The Earthquake Commission has already received more than 600 new insurance claims in the aftermath of the 7.5-magnitude earthquake that struck near Hanmer Springs on Monday.
There is no estimate of the total cost of the earthquakes yet, but chief executive Ian Simpson acknowledges it could be hundreds of millions of dollars.
Is my property covered by EQC?
EQC covers domestic property, so anyone who buys a fire insurance policy for a home in New Zealand automatically gets EQC cover.
How much will EQC payout on a claim?
The commission covers the first $100,000 of damage to your building and the first $20,000 of damage to your contents.
There's also some cover for land around the house, although that is a more complex formula.
What if the property is damaged in two separate quakes?
Every time there's a major earthquake that people think has caused damage to your property, a new claim needs to be lodged.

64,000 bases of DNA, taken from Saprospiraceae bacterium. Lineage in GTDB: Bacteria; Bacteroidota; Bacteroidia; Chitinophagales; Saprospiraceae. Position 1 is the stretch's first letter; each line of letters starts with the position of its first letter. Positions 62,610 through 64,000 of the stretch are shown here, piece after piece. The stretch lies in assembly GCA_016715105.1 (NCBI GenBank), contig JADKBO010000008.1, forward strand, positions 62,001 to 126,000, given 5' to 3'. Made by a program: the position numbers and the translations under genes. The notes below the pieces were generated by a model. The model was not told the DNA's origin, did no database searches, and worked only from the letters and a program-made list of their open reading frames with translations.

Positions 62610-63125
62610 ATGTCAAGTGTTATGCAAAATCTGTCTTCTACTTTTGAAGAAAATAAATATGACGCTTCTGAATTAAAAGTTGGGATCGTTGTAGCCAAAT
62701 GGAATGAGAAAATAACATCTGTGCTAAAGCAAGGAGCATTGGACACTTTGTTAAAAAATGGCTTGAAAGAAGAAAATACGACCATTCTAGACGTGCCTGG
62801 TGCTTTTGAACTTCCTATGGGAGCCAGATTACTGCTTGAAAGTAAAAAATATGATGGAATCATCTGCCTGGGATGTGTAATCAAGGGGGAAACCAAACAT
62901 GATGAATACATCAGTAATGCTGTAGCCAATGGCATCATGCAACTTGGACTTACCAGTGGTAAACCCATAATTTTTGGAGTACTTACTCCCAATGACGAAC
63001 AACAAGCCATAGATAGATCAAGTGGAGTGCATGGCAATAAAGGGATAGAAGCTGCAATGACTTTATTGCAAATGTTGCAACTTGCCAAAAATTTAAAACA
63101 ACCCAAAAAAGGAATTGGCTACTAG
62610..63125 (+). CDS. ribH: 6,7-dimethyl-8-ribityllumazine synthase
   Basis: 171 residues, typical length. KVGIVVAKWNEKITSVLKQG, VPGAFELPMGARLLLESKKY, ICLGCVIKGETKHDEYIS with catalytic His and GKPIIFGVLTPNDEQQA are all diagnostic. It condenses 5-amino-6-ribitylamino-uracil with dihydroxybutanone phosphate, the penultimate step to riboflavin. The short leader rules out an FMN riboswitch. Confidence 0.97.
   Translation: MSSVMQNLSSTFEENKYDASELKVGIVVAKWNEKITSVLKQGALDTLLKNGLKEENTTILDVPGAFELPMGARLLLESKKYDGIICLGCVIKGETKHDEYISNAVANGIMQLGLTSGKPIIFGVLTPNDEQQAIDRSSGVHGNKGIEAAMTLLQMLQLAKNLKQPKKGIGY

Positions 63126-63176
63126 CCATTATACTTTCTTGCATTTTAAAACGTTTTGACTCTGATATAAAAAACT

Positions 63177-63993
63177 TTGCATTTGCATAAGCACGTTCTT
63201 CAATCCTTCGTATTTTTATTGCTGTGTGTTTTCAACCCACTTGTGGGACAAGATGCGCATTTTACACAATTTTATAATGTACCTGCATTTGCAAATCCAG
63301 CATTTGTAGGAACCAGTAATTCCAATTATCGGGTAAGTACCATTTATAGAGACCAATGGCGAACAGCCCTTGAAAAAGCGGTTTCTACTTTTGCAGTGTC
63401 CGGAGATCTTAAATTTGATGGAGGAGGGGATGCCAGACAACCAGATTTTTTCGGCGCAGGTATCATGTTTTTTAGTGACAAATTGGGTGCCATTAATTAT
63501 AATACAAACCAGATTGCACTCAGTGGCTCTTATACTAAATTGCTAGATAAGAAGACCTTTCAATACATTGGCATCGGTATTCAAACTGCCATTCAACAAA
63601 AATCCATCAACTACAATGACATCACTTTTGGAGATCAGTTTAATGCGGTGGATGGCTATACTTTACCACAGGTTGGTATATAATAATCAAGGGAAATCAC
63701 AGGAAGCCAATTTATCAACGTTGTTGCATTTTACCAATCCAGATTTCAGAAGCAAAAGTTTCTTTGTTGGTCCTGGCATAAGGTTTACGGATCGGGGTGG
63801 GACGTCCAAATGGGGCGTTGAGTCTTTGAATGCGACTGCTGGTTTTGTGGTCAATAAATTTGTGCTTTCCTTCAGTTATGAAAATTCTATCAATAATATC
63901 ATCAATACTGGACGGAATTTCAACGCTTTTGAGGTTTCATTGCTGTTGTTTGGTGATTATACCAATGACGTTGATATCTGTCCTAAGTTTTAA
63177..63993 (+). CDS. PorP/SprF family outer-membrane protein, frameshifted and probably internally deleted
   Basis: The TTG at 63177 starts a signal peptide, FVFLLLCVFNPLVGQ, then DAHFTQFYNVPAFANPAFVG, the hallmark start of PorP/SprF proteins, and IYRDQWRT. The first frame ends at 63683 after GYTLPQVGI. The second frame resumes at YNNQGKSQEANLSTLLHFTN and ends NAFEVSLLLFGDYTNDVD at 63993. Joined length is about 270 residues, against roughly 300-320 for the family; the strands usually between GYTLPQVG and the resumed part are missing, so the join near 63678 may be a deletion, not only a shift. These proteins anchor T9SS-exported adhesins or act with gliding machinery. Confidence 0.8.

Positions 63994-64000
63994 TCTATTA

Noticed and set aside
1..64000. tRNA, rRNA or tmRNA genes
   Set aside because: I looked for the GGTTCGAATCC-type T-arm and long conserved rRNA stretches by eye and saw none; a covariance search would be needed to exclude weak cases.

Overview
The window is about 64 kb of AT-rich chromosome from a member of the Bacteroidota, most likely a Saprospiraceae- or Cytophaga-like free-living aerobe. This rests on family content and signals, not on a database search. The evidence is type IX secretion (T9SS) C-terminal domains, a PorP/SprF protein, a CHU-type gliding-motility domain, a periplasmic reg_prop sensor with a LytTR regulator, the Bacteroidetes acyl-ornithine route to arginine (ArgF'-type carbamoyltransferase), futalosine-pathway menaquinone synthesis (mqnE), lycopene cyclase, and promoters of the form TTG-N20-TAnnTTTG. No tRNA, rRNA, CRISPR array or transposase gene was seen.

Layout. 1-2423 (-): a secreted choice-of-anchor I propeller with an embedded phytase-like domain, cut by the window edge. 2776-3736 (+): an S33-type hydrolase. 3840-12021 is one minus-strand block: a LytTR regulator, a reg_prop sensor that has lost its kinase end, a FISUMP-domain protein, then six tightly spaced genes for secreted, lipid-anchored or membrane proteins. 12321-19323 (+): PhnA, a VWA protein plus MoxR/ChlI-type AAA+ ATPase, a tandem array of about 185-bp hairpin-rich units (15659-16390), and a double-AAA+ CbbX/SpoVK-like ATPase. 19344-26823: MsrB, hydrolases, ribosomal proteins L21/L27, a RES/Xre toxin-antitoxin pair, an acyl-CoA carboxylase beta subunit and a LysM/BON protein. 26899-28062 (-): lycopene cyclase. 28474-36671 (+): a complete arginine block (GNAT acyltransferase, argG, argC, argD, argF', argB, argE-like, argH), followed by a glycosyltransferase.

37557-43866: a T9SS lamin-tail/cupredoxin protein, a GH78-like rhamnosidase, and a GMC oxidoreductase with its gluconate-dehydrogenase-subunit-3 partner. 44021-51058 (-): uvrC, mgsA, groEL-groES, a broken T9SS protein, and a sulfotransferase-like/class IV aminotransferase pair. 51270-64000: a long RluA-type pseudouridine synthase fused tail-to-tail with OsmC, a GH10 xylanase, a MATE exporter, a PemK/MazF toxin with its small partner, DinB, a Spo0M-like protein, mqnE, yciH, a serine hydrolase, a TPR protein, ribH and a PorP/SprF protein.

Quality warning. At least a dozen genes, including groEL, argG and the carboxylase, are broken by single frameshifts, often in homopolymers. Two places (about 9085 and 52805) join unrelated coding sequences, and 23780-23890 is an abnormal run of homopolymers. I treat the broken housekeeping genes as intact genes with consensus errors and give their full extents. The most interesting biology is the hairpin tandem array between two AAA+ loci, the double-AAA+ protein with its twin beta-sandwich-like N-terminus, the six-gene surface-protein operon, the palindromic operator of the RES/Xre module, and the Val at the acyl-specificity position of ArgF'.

How soon do I need to send in my claim?
People have 90 days to lodge their claim after the earthquake - 14 February, 2017 will be the last day to lodge a claim for Monday's earthquake.
When is EQC going to send in assessors?
Mr Simpson said the commission is waiting for the situation to calm down so that the commission can talk to the communities affected by the earthquake before sending in it's assessors. While it might sound counter-intuitive, he believes this will lead to a "better, faster, more consistent approach" to dealing with claims.
EQC was drained by the Christchurch quakes and only has $1 billion in its fund at the moment. Is there any danger it won't be able to pay out?
Under the EQC Act, the government has to give the commission a full guarantee. "EQC can never be in a position where it can't pay claims. We can always call on that guarantee," says Mr Simpson.
The commission also has $4.7bn reinsurance available. Mr Simpson said this would kick in once claims totalled more than $1bn, limiting taxpayer exposure to the government guarantee.